Nonetheless, if an employer is aware of an employee who has become unwell with symptoms of COVID-19, and that employee had recently attended the workplace, it would be difficult to argue that an employer could satisfy its legal duties without asking that employee who in their workplace they had been in contact with, and providing appropriate warnings to other members of the workforce.
Taking such action is contact tracing (albeit on a smaller scale and not in app form) and would likely be justified from a data protection perspective because it is necessary under employment law and/or for protection of public health (see more on this in our previous blog).
On this basis, employers might take the view that introducing the NHSX app to staff members is a reasonable and proportionate step and is justified by reference to the risks they are seeking to address. This analysis might be strengthened if large numbers of the workforce choose to use the NHSX app in their personal lives.
This assessment may vary depending on the type of workplace, the business need for workforce proximity, and whether the employer can implement less intrusive measures. Office-based businesses (the majority of which have operated without significant disruption utilising home working) may therefore have more difficulty in demonstrating the necessity of the NHSX app than a manufacturing plant, for example.
If employers do take this approach, they will be accessing the personal health data of their employees and should be mindful of the relevant data protection laws (for further consideration of an employer’s data protection obligations, see our previous blog).
What if an employee refuses to provide this information?
Even if an employer reaches the conclusion that contact tracing can be justified, it is likely that an employee who refuses to provide their personal health data to their employer via the NHSX app will be entitled to do so.
Under the EU general data protection regulation, a data subject (ie the employee) may consent to their data being processed only if that consent is freely given. The ICO’s current guidance is that users of contact tracing technology can opt in and out of participation, so disciplinary action or dismissal on the grounds of refusal might be unlawful.
Even if an employee refuses to consent, employers may be able to rely on two further grounds for processing the employee’s health data via the NHSX app:
- if it is necessary under employment law; and/or
- if it is necessary for public health (see our previous blog for more detail).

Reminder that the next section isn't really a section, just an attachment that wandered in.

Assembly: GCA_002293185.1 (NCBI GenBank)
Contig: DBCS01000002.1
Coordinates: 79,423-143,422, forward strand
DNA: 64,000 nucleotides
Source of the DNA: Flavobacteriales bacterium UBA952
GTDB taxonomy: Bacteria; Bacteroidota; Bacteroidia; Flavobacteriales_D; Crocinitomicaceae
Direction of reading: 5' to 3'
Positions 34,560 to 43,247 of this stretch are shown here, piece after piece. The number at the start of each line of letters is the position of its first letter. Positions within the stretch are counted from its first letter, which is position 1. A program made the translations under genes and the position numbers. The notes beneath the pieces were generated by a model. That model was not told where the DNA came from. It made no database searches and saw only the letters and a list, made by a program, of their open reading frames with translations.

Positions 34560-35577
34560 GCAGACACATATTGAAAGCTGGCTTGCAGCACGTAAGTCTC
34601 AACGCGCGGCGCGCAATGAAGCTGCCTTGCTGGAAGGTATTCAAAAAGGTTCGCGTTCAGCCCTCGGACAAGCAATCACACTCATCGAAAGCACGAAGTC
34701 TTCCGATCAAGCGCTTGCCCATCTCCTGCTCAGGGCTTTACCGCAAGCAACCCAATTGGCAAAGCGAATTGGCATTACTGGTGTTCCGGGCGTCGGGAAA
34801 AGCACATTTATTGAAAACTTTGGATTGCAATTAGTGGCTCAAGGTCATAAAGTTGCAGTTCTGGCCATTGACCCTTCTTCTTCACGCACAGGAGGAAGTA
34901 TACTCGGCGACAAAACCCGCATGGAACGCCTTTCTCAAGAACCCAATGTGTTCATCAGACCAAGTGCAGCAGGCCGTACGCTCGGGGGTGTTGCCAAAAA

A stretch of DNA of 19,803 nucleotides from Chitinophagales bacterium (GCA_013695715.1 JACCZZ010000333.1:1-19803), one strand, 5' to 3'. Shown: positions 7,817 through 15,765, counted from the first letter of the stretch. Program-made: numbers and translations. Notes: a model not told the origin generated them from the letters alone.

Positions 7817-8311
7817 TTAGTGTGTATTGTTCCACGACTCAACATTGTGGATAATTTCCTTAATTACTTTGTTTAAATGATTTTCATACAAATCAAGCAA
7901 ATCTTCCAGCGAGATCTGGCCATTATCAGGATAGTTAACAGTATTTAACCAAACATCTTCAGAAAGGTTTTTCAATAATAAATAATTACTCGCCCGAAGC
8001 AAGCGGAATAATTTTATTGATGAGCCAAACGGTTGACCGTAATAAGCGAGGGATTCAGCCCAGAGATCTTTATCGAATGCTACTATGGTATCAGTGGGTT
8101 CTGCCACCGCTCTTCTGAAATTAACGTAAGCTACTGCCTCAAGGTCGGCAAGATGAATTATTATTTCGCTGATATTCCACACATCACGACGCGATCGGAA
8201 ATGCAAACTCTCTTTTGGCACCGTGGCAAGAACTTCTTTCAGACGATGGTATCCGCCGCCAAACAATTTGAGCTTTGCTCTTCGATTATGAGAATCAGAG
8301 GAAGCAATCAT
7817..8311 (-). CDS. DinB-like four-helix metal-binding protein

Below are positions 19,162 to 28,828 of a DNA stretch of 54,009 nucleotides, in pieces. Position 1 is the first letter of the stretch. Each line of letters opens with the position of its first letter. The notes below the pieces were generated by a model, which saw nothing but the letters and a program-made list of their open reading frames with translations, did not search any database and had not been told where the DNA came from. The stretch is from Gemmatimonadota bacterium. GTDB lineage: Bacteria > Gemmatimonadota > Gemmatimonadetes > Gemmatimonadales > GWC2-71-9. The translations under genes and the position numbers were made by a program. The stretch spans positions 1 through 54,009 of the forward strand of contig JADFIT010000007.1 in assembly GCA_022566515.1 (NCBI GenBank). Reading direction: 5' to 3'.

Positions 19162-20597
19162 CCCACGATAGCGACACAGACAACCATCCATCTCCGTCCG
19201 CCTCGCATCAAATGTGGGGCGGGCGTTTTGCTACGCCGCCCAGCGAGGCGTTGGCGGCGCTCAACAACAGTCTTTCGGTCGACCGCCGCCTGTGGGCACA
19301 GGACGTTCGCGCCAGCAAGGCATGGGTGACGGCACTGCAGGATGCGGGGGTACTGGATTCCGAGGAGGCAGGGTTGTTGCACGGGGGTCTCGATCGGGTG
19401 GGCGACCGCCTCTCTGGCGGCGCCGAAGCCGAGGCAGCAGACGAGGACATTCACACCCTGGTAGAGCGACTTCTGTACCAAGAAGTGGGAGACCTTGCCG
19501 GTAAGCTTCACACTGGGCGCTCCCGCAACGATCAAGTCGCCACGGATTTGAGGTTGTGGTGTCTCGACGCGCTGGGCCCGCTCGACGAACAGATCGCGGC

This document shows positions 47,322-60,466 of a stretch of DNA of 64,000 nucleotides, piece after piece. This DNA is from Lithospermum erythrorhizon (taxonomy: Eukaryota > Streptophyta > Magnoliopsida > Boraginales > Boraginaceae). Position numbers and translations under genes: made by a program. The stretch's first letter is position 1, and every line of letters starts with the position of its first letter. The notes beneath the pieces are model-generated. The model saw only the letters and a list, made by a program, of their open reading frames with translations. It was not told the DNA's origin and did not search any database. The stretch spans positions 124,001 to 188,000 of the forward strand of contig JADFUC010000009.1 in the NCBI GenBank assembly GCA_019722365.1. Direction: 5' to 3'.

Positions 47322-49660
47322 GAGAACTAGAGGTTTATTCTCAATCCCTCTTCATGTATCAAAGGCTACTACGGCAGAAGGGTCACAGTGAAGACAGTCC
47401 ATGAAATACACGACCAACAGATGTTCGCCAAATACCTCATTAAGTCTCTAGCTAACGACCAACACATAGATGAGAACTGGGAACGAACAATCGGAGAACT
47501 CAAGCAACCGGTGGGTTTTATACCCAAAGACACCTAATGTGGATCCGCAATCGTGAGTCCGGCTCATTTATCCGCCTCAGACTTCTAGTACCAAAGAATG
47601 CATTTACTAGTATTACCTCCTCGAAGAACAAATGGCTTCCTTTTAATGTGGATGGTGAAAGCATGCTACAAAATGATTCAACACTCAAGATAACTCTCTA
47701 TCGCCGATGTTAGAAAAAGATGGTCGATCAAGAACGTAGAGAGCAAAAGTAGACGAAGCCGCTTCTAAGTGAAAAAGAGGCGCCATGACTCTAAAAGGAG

If an employee refuses to use the NHSX app, employers may wish to rely on alternative measures, such as asking the employee to confirm that they have not had, nor have they come into close contact with anyone who has had, recent COVID-19 symptoms before allowing them to return to work.
Although, in this scenario, an employer will not require access to an employee’s NHSX app, asking for such information will still be a request for sensitive personal health data, so the data protection requirements will still apply.
However, if such alternative measures work, there may be a suggestion that the employer’s purpose can be achieved by some other reasonable (albeit less efficient) means, which may call into question the justification for the use of the NHSX app. This is a tricky balancing exercise and one that employers will need to carefully consider.
A balancing exercise
There is undoubtedly a difficult conflict between an employer’s obligations to protect its workforce, with heightened pressure and scrutiny on planning for the re-occupation of workplaces after the lockdown is lifted, and restrictions on the processing of personal data.
Clearly, personal health data accessed through the NHSX app would be helpful to an employer which is looking to ensure that its workplace is as safe as possible, but there is no indication that employers will be required to use such technology and the question will therefore be whether the benefits of doing so outweigh the potential legal risks.
Other posts in this series:
- Round 1: What’s happening?
- Round 2: Legal considerations for companies that want to use contact tracing
- Round 3: Are companies required to use contact tracing?